Signing Jadeveon Clowney (sorry, Dave) and Za’Darius Smith won’t likely happen due to cap constraints. If they could pursue Trey Flowers or Derek Barnett, it would make a significant difference in adding an actual threat off the edge. Both players are nasty, violent, and can overwhelm opposing tackles with power. That type of edge rusher has been sorely lacking since Takk McKinley fell out of favor in Atlanta. The front office has to strike a deal with an edge rusher at some point. It will help the defense and should make a difference in helping the development of the high-round pick they use on an edge rusher.
Dave Choate: I think you have to add a capable edge rusher or two, even if they’re not world-beaters. This team is urgently short on quality options there a year after posting one of the saddest pass rushes in NFL history.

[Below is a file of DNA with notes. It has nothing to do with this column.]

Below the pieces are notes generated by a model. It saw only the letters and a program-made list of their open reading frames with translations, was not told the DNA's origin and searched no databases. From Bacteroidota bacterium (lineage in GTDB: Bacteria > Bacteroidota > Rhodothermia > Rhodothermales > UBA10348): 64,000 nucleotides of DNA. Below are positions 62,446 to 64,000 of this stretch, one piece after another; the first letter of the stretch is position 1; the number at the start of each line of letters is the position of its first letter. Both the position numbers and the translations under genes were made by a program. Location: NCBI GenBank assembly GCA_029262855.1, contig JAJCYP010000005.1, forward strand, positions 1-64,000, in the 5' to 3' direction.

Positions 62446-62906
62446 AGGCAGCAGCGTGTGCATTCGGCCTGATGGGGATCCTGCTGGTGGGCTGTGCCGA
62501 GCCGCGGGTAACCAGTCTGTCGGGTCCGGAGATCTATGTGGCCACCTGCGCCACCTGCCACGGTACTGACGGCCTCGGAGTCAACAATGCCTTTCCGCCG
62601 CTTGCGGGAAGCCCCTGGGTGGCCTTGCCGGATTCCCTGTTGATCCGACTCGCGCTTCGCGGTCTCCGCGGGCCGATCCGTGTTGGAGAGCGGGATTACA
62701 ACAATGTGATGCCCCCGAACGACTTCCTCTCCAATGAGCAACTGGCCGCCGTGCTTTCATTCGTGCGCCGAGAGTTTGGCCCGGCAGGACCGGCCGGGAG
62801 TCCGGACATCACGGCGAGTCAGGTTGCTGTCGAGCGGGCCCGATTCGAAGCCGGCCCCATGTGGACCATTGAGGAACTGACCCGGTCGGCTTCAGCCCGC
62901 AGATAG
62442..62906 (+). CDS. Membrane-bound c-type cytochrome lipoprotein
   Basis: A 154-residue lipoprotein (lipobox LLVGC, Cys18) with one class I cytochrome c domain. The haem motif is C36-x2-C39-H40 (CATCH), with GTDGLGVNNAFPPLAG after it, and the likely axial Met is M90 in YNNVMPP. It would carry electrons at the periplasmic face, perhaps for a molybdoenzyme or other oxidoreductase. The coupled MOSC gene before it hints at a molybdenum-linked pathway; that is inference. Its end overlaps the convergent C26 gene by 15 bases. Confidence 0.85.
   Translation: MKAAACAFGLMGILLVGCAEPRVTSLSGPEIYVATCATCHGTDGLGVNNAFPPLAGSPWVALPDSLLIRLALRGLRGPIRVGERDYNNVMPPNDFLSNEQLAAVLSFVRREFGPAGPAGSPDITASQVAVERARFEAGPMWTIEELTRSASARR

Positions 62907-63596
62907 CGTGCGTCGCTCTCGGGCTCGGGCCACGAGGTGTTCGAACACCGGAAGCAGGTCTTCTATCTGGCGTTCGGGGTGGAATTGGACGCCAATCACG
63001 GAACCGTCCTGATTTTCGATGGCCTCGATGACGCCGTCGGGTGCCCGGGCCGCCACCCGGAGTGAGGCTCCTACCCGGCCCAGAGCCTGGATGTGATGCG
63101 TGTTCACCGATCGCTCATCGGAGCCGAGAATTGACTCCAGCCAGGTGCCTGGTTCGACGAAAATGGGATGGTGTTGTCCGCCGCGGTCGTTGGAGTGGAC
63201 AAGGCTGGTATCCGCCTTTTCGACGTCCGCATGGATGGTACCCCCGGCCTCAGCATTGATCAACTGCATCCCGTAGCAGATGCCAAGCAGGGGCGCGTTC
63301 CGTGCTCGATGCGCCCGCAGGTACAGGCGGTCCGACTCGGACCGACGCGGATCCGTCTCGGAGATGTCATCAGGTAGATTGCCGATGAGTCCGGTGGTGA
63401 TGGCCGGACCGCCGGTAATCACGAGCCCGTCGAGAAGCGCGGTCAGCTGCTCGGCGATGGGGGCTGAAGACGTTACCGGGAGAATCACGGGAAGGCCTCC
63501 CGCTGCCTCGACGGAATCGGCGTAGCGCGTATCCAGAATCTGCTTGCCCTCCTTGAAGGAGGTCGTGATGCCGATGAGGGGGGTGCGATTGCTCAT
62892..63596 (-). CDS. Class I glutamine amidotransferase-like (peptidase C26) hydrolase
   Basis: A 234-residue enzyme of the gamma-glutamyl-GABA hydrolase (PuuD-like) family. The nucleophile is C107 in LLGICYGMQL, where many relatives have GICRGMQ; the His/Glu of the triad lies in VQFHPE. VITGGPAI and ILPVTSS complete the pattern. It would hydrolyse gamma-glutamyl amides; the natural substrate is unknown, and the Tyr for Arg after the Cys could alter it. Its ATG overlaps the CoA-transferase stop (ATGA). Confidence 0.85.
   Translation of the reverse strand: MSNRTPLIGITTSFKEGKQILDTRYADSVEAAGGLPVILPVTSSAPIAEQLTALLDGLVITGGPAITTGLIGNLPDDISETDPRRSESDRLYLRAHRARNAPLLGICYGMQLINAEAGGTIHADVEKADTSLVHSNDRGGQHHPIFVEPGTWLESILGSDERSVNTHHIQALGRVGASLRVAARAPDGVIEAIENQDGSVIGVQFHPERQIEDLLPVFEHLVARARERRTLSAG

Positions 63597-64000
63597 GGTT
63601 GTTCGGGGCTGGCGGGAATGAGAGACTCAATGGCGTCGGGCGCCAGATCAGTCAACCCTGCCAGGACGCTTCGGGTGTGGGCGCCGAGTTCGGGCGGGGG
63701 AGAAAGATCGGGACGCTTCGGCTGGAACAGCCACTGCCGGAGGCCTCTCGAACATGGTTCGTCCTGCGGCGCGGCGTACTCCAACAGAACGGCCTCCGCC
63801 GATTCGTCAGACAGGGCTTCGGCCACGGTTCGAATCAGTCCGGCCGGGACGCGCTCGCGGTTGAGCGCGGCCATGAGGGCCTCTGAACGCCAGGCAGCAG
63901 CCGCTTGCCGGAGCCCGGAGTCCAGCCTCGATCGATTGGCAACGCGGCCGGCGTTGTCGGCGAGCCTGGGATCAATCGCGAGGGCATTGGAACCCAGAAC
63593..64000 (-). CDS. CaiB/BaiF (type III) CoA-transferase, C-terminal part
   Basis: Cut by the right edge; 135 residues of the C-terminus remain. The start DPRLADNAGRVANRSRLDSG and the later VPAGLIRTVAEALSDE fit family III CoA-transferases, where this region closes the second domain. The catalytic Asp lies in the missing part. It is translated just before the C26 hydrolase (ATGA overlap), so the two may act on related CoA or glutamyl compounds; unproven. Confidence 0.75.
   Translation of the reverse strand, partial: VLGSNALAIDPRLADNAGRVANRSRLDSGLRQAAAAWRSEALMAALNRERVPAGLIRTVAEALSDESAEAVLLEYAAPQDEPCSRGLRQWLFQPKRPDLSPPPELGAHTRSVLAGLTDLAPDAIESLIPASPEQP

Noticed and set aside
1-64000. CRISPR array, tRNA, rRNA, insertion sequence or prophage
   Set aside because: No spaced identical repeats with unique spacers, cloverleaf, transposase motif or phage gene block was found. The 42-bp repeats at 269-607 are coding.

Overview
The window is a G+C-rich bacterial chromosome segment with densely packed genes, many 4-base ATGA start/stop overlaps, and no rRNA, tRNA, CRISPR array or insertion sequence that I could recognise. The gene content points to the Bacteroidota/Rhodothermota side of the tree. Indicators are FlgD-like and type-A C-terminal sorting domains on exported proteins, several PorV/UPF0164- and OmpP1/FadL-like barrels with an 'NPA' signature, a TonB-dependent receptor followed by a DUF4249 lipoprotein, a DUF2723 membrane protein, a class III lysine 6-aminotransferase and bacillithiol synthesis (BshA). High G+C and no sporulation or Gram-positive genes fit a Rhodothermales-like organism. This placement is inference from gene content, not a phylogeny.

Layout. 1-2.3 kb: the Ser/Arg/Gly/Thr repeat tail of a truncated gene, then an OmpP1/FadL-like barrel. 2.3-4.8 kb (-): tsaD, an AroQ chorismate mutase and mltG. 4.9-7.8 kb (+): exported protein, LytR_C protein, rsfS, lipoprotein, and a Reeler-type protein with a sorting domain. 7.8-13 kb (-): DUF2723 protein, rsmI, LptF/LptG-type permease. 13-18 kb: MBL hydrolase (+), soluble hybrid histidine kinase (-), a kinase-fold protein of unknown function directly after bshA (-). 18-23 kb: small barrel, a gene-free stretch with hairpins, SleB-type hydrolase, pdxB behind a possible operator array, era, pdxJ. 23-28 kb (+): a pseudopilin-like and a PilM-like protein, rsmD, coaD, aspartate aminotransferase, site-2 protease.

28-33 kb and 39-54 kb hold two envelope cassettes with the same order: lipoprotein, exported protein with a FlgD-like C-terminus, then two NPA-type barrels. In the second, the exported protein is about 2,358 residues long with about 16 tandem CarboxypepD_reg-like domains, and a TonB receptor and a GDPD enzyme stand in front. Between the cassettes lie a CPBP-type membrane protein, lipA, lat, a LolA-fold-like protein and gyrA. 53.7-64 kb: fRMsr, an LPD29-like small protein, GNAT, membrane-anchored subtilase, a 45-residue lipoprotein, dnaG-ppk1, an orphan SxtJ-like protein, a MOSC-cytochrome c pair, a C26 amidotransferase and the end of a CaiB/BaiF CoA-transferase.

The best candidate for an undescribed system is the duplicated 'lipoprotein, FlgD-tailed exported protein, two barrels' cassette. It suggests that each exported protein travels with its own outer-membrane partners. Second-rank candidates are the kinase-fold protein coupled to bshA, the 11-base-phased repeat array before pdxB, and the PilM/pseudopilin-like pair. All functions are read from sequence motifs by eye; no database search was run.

I like Adetokunbo Ogundeji, but he’s got work ahead of him to become a real force as a pass rusher. James Vaughters is a quality rotational option and John Cominsky still has the talent to become one, but it goes without saying that even if they add a really high-upside pass rusher in the draft, they’ll still be well short of having a great stable of options on the edge.
If I’m the Falcons, I’m looking hard at adding someone like Barnett or Jordan Willis, pass rushers with some flaws but have youth and some upside on their side, instead of trying to paper over with durable, reliable veterans who don’t offer much of anything as pass rushers. The Falcons can’t afford to repeat last year’s pitiful pass rush performance.